Saturday, November 12, 2011


Though amphibians today are small and tend to take a backseat to larger vertebrates in terms of dominance, they were once some of the top land animals on the planet! During the Carboniferous and Permian periods, before the dawn of the Dinosaurs, Amphibians were some of the largest land animals around, and the size even carried over for millions of years after the Permian ended.

Meet Metoposaurus, an amphibian that measured up to 10ft long and lived during the Triassic over 220 million years ago. Though unrelated, it did share some physical similarities to modern alligators and crocodiles- a long, broad snout, sharp teeth, and a long tail that helped to propel them through water.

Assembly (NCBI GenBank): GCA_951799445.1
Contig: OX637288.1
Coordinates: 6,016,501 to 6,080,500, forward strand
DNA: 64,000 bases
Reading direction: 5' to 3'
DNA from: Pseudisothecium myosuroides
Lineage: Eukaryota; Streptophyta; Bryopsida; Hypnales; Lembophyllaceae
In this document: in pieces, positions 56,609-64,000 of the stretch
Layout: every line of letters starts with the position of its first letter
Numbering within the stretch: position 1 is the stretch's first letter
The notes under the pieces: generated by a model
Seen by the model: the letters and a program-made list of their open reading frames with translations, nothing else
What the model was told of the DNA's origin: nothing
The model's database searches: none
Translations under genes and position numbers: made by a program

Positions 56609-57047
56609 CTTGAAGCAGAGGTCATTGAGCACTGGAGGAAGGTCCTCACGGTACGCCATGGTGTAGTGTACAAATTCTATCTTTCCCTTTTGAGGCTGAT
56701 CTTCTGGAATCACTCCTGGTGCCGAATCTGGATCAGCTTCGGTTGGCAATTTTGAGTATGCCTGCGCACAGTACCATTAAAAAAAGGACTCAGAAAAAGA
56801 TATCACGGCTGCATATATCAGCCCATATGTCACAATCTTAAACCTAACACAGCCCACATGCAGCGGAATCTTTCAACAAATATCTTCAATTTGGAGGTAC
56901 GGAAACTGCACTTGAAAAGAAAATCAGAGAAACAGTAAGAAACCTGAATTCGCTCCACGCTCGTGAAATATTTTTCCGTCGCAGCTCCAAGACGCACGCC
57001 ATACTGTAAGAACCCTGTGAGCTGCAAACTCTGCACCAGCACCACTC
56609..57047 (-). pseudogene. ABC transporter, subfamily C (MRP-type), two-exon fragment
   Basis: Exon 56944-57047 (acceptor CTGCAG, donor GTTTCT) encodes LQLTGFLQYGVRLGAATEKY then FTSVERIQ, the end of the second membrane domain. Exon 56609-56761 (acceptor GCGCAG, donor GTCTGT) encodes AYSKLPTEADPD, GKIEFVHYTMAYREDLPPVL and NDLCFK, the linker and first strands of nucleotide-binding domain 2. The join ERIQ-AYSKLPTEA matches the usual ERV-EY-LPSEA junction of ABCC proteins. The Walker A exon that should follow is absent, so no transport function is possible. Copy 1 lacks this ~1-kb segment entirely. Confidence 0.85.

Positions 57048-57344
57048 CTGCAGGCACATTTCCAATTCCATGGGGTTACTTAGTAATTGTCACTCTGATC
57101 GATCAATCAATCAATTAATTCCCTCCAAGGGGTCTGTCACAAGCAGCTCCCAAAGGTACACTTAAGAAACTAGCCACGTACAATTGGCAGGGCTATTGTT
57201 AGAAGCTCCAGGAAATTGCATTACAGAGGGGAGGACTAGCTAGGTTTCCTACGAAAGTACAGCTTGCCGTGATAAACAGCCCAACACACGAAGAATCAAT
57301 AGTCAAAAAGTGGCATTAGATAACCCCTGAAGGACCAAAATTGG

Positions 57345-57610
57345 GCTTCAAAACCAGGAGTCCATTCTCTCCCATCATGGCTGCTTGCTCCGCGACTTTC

Metoposaurus was an aquatic hunter, as evidence by the tail and by the fact that their limbs were relatively weak. Scientists think they may have even used their arms like flippers! Even so, I wouldn't want to mess with a 1,000lb tetrapod!

Status : Extinct for 220 million years
Location : Europe and North America
Size : Length up to 10ft (3m)
Classification : Phylum : Chordata -- Class : Amphibia -- Order : Temnospondyli
Family : Metoposauridae -- Genus : Metoposaurus

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